This fun exercise could help postmenopausal heart health

A new study finds doing this activity three times a week is great for overall health

woman dancing in a white background
(Image credit: Getty)

Dancing could be the key to losing weight and boosting heart health, according to a new study. Published in Menopause, the journal of The North American Menopause Society, the study found that postmenopausal women who danced three times a week changed their metabolic health and body composition, and also boosted self-esteem. 

Researchers asked 36 sedentary women to dance three times a week for 90 minutes for 16 weeks. They measured the participants’ triglyceride levels, HDL cholesterol, capacity for exercise, and self-esteem. At the end of the study, the women had lower triglycerides, higher HDL (good cholesterol) levels, increased stamina, and a more positive self image. 

“We expected improvement in body composition, functional fitness, self-image and self-esteem,” Camila Buonani da Silva, a professor at Sao Paulo State University in Brazil and one of the authors of the study, told TODAY. “Although we asked not to change eating habits, there was an improvement in the lipid profile, which surprised us. We believe that this improvement occurred because women started to take care of themselves more when they began to feel the benefits of regular physical activity.”

The study shows that exercise is important, but it doesn’t have to be boring or overly difficult to be effective. Ballroom dancing, hip-hop classes, adult ballet classes, or simply dancing around the living room for 90 minutes all count as forms of dance exercise.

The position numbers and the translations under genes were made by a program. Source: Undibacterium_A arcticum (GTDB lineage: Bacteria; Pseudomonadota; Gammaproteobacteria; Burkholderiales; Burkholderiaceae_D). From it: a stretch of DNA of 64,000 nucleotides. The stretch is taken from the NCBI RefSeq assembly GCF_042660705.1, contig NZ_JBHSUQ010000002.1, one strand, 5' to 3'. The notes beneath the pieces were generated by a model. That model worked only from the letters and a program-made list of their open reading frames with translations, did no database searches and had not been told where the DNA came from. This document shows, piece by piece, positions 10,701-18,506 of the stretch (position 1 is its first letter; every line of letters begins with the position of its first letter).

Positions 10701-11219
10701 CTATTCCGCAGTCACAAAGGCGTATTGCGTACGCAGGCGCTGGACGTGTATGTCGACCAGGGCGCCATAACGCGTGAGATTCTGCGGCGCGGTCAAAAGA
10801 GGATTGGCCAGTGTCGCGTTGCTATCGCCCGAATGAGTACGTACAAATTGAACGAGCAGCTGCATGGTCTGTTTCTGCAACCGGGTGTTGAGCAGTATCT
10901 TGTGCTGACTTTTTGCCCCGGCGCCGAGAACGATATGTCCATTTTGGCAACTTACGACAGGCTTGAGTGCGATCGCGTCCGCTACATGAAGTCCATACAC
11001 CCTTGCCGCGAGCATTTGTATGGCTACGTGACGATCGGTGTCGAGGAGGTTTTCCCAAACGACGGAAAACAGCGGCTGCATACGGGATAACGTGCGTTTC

“It’s not particularly onerous,” Faubion told TODAY. “It’s something fun.”

She said she hoped the study would encourage women to engage in exercise more often, and to find a type of physical activity they love in order to improve their health after menopause. An OB-GYN not involved with the study agreed. 

“We often talk about the importance of exercise and movement as part of a lot of pieces of menopausal health,” Dr. Helena Pietragallo, an OB-GYN at UPMC Magee Womens Hospital Midlife Health Center told TODAY. “This is really interesting, looking at something that we don’t generally think of as a typical mode of exercise. It’s great because it’s looking at something that might be really attractive to some women that they might not think of as being their usual 30 minutes of exercise.”

Rebecca Holland

Rebecca Holland is a travel and food writer based in Chicago. She has written for the Guardian, New York Times, Architectural Digest, Food & Wine, Wine Enthusiast and more. She is currently a graduate student at Northwestern's Medill School of Journalism. When not working, you can find her eating her way through Chicago's neighborhoods, or in non-pandemic times, traveling around the world.